Forget whether you were reassured or not by Trump's Friday coronavirus press conference ** The identity of the real winner was clear: corporatism.
Corporatism doesn't mean rule by corporations. It means the theory that society is like a body (corpus) with different institutions and people performing different organic roles and maybe having distinct rights and privileges. We have brains (the state and business elite) and eyes and ears (the press!) and arms and legs (the unions).
You don’t change your heart, lungs and liver too often — nor does a corporatist society change its industrial organs. So business tends to be represented by a few big, long-standing national champions. When government -- the brains -- wants to get something done, it calls the leading corporate CEOs and big union leaders around the table and works it out.
That's certainly what Trump seemed to be trying to do at the White House:
"You’re going to be hearing from some of the largest companies and greatest retailers and medical companies in the world. ... If I could, some of these folks we know; they're celebrities in their own right. They're the biggest business people, the greatest retailers anywhere in the world. And one of them is Doug McMillon from Walmart ... Richard, please. Walgreens ... Brian Cornell, Target. Thank you, Brian ... Stephen Rusckowski, Quest Diagnostics. Please. Great job. ..."
I'm not faulting Trump's attempt -- this is a dangerous situation and "partnership" with big business might be the last, best way to try to accomplish what government agencies have so far failed to accomplish by themselves (testing for the virus). There’s a dramatic moment in the movie Ford v Ferrari when Henry Ford II, who’d seemed fat and feckless, sets Carroll Shelby straight by pointing to something outside the Ford CEO’s window.
See that little building down there?
In WW2 three out of five US bombers rolled off that line. You think Roosevelt beat Hitler? Think again. This isn't the first time Ford Motor’s gone to war in Europe.
Corporatism can work. ***
But we should maybe keep in mind that it isn't a desirable long-term arrangement, even though there are many pressures pushing us there--e.g. some industries tend to be ineluctably dominated by a handful of big players, who then become too big to fail (see Wall Street, GM, bailout). And environmental protection is so much easier when you can just get all the big players in a room and mandate green practices,without anyone having to worry about enforcing those practices on hundreds of smaller firms who might seek an advantage by cheating (e.g., dumping). Nothing Trump's done comes close to FDR's great 1933 corporatist expriement, the National Recovery Administration, which attempted to write "codes of fair conduct" to govern every industry (i.e. economic organ) in U.S. society -- steel, tires, macaroni makers, even Hollywood. Price floors and wage floors were supposed to preclude "cut throat competition." (The top writer's salary in Hollywood was set at $100,000, which caused some grumbling.)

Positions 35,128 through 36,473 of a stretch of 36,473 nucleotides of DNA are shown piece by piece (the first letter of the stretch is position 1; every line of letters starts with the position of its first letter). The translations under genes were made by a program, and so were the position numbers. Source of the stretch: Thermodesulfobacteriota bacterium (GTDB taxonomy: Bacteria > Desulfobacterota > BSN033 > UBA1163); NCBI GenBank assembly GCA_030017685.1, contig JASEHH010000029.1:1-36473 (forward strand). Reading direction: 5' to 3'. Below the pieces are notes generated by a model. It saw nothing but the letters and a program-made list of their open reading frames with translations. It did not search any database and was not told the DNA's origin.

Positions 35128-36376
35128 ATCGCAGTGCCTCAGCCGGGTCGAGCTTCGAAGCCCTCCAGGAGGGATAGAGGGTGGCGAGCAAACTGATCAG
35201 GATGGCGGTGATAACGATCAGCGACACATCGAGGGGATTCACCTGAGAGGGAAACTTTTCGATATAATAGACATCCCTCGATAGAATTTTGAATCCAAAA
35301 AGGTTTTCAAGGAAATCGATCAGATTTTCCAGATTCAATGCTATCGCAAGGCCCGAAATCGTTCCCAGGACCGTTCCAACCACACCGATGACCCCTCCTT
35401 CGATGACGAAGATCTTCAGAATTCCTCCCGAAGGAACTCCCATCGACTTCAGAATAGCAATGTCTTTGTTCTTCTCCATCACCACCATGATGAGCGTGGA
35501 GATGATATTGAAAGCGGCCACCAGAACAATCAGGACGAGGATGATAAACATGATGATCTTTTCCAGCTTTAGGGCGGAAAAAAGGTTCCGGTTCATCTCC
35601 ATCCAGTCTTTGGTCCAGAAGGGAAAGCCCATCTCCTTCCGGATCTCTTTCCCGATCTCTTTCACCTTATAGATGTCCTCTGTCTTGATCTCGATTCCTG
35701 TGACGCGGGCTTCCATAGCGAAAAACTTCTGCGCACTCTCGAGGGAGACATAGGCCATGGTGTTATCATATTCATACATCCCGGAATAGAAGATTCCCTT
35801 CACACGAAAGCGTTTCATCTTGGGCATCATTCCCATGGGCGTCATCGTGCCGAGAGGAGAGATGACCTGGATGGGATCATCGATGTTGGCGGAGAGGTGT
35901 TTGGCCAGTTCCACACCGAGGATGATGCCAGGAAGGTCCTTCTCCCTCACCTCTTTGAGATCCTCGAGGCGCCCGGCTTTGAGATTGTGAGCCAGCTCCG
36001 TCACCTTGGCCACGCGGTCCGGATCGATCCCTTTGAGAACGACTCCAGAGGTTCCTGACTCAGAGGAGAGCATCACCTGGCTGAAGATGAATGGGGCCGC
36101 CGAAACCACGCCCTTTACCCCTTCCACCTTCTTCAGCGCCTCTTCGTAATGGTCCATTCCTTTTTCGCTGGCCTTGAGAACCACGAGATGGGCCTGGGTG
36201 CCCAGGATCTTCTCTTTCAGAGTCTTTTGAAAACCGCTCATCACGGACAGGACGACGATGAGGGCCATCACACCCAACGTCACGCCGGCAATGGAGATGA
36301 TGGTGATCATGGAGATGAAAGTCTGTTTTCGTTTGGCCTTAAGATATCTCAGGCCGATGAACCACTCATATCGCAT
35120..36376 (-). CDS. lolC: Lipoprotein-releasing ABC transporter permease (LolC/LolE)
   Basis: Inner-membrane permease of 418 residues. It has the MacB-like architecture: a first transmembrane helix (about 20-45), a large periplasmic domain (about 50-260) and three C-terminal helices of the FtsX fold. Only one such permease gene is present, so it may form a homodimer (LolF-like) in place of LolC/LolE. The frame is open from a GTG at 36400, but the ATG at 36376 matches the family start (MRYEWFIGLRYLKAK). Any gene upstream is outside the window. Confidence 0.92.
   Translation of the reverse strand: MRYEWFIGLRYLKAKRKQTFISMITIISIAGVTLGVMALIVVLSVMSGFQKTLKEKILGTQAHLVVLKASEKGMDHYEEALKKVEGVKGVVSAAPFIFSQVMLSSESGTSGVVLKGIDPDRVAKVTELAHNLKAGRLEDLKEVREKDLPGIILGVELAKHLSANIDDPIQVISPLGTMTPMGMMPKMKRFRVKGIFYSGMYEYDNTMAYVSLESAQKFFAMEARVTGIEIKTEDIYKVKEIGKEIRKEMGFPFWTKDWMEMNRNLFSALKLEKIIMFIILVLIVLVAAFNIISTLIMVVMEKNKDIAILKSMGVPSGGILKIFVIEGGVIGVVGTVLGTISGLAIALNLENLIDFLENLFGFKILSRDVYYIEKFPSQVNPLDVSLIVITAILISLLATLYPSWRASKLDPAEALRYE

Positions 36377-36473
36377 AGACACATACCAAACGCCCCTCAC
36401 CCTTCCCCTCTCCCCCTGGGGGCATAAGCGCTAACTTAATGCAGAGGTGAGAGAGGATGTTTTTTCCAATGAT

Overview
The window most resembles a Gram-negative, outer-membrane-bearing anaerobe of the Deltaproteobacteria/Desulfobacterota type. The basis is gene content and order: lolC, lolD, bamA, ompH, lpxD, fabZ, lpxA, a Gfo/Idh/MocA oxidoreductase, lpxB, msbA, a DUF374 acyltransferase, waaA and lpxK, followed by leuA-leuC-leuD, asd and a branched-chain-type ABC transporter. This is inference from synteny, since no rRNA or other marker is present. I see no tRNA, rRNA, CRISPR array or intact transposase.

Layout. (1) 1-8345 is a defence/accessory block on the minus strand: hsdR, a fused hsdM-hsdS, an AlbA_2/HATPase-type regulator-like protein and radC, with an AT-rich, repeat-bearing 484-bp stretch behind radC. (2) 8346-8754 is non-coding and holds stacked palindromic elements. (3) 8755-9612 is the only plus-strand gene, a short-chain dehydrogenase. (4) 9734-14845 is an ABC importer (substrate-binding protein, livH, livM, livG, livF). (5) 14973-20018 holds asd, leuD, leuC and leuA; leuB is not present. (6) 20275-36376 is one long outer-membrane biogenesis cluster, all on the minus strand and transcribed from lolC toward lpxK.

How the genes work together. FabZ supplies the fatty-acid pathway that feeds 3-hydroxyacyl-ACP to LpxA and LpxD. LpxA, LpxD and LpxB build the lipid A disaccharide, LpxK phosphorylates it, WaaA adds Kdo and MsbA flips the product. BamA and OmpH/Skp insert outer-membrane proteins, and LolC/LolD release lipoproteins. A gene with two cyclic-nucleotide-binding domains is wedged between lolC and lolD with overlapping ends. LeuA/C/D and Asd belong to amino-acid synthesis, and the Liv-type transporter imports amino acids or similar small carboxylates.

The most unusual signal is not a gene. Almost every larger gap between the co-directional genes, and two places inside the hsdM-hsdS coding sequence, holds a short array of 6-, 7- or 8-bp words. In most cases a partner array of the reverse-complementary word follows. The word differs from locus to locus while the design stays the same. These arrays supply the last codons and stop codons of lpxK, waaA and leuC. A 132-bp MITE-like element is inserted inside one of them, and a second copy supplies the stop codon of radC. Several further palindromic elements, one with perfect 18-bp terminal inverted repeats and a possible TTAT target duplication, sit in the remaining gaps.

The problem isn't only that corporatism invariably devolves into price-fixing (the most obvious complaint about the NRA), or that it devolves just as invariably into a form of Putinism (what happens if a big player like Amazon, say, doesn't play ball with the government? If the system is going to work, it has to be punished, no? Everyone in business needs to be friends with the President!)
The main problem is that it's inegalitarian in a very non-American way. Who says reporters get to be the eyes and ears of society, with a special "press privilege" (under one popular consitutional theory) that ordinary citizens don't get? Why do executives at Facebook, say, get included in tripartite talks but not other executives at other websites? Why do they make so much money, anyway? It’s one thing if they've attained their economic status through free and fair competition. It's another if they’re formally granted extra power because they're prosperous at the moment — thereby enabling them, in a corporatist order, to maintain their advantage into the future.
Corporatism inherently seems to create a bias in favor preserving that status quo -- of protecting the big boys in the room, especially if that's an arrangment that’s worked in the past. Is the Trump administration really going to break up Google on antitrust grounds if Google successfully designs the virus-testing website for 350 million people (something Google may or may not actually be doing)? We get all the inequality of capitalism, without the justification that it’s been earned in a market -- and without a competitive market’s ability to automatically adjust to new conditions, invisible handishly. That inequality’s all the nastier because it seems more permanent— reflecting your station in life, your role in the organism. It’s no accident corporatism was the economic model of … well, you know what it was the economic model of.
It's the worst of many worlds. But it seems to be where this world is heading, this week.
** — The stock market, which soared, appears to have been a cheap date. Trump’s performance reminded me of Broadcast News, when William Hurt’s anchorperson barely -- but barely -- gets it together to reassure the nation about a potential military clash.
*** — Though Matt Stoller would argue with you about that.